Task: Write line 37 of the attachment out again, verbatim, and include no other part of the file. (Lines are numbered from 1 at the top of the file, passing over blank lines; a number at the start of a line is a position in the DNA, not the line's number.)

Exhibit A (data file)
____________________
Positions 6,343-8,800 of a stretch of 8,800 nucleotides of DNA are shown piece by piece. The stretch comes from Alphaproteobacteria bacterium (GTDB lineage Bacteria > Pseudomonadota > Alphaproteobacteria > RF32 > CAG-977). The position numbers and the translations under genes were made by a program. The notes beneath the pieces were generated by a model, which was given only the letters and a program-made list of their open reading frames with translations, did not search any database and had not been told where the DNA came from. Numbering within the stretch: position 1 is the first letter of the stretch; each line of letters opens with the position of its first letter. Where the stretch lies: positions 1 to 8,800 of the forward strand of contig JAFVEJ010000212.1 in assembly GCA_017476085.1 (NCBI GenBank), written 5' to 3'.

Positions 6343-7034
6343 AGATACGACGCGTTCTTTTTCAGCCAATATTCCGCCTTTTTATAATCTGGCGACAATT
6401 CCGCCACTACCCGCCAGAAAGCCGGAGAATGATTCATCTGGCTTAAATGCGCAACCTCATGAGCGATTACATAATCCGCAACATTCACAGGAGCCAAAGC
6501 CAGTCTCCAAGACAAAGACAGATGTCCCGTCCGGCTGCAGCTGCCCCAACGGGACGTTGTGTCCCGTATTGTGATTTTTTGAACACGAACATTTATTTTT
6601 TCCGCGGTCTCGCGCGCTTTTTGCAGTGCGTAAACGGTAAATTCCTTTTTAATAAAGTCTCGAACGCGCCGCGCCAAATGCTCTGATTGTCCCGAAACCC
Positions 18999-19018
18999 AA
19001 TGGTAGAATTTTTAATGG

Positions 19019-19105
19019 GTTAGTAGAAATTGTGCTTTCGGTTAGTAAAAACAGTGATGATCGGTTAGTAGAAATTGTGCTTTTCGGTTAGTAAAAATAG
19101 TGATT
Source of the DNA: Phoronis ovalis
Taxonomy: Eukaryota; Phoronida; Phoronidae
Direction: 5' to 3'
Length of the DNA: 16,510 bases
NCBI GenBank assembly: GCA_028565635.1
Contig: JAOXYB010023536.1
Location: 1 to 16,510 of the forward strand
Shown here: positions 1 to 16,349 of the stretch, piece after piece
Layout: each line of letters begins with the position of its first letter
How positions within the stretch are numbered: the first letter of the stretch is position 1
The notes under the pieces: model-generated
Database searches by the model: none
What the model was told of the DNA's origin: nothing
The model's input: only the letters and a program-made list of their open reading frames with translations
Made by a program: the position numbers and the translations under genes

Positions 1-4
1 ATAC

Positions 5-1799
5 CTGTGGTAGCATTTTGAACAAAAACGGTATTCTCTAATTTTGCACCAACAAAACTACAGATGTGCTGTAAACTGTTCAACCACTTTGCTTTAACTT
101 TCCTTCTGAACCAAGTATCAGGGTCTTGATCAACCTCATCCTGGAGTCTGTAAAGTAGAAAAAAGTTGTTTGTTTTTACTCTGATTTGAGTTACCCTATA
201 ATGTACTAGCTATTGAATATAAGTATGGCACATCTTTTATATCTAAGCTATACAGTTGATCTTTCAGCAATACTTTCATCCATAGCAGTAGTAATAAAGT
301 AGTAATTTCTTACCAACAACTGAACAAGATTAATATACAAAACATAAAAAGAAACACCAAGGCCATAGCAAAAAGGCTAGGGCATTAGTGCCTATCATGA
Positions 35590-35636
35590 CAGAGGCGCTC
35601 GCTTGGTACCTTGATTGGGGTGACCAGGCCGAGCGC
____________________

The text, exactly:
35601 GCTTGGTACCTTGATTGGGGTGACCAGGCCGAGCGC